Vaccine safety and adverse events following immunisation frequently asked questions and answers
In view of the COVID-19 disease, South African Health Regulatory Authority (SAHPRA) has authorized four vaccines so far to be used in the country. At the moment, only two vaccines have been rolled by National Department of Health (NDoH), and these are COVID-19 Vaccine Janssen called J&J and the Comirnaty (Pfizer-BioNTech) referred to as Pfizer vaccine. In light of the mass roll-out of these vaccines, there’s increased public interest with concerns that need to be clarified.
Answer: An Adverse event following immunisation (AEFI) is an untoward medical event which follows immunisation and does not necessarily have a causal relationship with the administration of the vaccine. The adverse event may be an unfavourable or unintended sign, abnormal laboratory finding, symptom or disease. Serious adverse event following immunisation
An AEFI is considered serious if it:
- • is a medically important event or reaction
- • requires hospitalisation or prolongs an existing hospitalisation
- • causes persistent or significant disability or incapacity
- • is life threatening
- • causes a congenital anomaly/birth defect
- • results in death.
An AESI is a pre-specified medically significant (important) event that has the potential to be causally associated with the vaccine product based on past experience, the technology used to make the vaccine or the infection the vaccine is used to protect against. AESIs need to be carefully monitored and any potential association to vaccination confirmed by further analysis and studies.
Based on completed clinical trials for the vaccines SAHPRA has registered the vaccine for use in South Africa, subject to certain conditions. These conditions include that the vaccine be supplied and administered in accordance with the National COVID-19 vaccination plan and guidelines. Furthermore, the companies must submit to SAHPRA longer term clinical data from ongoing studies to monitor the safety of the vaccine (pharmacovigilance) with agreed timelines, as outlined in their approved risk management plan.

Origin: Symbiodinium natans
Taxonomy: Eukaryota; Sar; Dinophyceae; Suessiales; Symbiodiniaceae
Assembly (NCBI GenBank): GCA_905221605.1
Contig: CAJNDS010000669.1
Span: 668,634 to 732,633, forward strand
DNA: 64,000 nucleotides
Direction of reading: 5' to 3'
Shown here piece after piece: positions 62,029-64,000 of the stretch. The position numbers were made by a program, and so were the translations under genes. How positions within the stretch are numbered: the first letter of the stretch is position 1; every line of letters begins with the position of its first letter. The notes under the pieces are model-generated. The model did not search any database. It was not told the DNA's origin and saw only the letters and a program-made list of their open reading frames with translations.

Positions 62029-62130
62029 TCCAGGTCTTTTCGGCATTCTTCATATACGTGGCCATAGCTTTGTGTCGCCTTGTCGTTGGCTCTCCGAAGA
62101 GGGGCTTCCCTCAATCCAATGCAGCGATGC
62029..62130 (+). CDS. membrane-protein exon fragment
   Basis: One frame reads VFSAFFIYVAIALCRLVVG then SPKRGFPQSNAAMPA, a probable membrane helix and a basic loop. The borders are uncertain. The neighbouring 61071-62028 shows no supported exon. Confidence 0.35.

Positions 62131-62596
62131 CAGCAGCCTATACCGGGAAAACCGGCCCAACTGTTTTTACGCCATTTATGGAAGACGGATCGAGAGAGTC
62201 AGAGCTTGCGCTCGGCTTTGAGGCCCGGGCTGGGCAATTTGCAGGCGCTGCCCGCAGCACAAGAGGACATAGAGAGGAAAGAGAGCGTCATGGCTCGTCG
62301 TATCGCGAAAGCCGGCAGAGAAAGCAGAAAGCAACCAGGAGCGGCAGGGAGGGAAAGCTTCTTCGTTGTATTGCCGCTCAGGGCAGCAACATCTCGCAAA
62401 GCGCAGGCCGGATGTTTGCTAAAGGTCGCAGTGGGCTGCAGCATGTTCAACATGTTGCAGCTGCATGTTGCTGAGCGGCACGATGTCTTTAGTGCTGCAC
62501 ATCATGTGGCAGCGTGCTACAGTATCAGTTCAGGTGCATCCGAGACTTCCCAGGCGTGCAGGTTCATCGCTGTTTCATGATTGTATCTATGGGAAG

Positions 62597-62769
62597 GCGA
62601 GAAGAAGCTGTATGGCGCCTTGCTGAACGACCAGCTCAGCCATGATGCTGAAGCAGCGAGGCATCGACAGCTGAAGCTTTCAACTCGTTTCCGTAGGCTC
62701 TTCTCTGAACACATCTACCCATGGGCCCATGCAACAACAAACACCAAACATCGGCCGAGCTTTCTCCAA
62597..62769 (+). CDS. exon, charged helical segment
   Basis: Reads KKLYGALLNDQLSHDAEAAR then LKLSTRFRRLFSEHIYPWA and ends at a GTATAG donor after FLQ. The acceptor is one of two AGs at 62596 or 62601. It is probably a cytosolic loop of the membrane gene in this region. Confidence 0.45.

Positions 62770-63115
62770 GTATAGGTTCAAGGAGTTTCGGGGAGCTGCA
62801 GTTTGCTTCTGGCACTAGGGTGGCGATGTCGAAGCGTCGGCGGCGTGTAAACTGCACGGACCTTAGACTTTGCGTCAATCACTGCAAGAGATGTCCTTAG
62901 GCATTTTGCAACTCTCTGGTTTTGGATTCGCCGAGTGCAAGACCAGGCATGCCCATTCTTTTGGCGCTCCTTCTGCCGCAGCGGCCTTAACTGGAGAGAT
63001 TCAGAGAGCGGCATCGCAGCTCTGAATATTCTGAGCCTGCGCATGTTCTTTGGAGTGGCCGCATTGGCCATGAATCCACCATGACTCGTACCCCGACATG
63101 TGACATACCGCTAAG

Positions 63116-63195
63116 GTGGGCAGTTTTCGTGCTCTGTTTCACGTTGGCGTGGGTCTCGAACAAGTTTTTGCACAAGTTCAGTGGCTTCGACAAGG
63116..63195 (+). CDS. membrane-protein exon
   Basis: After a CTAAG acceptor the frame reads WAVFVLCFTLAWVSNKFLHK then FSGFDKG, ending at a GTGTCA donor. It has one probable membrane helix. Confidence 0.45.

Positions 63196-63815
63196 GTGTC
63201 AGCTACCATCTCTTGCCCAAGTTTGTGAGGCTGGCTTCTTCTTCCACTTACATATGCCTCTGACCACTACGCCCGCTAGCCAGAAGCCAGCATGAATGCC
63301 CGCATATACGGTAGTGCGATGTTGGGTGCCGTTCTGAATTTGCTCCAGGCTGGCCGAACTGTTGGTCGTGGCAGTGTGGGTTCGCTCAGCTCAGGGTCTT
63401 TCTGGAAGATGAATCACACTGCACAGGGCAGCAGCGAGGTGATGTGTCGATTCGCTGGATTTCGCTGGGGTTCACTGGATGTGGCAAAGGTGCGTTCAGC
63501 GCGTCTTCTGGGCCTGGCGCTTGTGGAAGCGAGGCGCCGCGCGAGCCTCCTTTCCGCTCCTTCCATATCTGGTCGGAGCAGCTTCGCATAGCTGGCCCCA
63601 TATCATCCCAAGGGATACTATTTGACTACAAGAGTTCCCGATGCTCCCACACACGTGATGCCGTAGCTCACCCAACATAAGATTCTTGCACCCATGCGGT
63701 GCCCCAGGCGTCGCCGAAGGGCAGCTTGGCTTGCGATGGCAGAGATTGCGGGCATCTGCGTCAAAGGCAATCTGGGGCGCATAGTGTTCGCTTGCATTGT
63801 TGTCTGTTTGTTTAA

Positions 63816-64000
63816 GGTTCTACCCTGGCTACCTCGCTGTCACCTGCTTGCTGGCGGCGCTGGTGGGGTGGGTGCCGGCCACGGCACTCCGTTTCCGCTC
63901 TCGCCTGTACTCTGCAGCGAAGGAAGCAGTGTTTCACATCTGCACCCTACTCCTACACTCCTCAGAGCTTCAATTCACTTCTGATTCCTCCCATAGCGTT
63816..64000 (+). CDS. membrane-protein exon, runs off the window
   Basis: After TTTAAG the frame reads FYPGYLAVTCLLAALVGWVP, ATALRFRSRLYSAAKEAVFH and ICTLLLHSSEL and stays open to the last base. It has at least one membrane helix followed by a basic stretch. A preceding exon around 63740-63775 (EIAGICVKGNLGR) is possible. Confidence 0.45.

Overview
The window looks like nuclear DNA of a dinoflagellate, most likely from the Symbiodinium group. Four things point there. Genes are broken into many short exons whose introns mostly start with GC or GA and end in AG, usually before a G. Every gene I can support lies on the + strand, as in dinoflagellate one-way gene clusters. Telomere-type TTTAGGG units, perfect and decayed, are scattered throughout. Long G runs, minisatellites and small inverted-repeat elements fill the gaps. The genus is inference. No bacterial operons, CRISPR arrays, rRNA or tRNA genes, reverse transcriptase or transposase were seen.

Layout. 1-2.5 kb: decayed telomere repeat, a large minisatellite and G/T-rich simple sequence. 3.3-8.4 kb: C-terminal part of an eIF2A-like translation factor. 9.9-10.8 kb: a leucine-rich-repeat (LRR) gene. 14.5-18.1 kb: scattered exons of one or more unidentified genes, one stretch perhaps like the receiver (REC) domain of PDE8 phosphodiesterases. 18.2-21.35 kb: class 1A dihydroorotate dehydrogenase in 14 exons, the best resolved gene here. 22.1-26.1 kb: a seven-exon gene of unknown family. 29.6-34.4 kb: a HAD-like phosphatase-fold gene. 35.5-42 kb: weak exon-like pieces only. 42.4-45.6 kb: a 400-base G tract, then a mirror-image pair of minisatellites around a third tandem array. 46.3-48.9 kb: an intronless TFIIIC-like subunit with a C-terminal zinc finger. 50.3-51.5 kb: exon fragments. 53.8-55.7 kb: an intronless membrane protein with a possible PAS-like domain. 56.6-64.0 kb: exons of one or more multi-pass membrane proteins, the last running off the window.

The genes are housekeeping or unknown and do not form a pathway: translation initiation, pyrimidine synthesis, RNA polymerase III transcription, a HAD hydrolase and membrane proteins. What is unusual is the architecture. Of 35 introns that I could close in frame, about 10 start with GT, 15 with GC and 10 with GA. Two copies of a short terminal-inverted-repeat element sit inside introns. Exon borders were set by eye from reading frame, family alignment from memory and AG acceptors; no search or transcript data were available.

The mandate of the South African Health Products Regulatory Authority (SAHPRA) is to ensure the health and safety of all South Africans. Therefore, it will only allow full market registration of medicines and vaccines once all required clinical trials have been completed and all data have been reviewed against required standards of safety, quality and efficacy.
In a public health emergency such as the COVID-19 pandemic, approval for the emergency use of vaccines that are not yet registered can be streamlined through a Section 21 emergency-use authorisation, which is normally valid for six months. For COVID-19 vaccines, many regulators around the globe, including the SAHPRA, have issued emergency-use authorisation, based on a review of data from completed Phase 3 clinical trials and others that are ongoing. All role-players have agreed to accept and evaluate data from companies on a rolling basis to enable a full market registration.
In view of the COVID-19 pandemic, there has been an urgent need for vaccines to be made available to the public, as a result, SAHPRA used different mechanisms to avail the vaccines in the country. SAHPRA used the Section 21 authorisation system for emergency use, where the Authority reviews the submitted information to ensure that the vaccines meet all the safety, quality and efficacy requirements. Section 21 authorisations are usually for a short period to accommodate an urgent need. The Authority has therefore used the rolling review process to ensure full registration of the vaccines. With the rolling review, the pharmaceutical company submits the information to the Authority as and when it becomes available. Therefore, the review time lines depends on the data presented and how robust it is. SAHPRA have committed to a rapid review process for all COVID-19 vaccine application.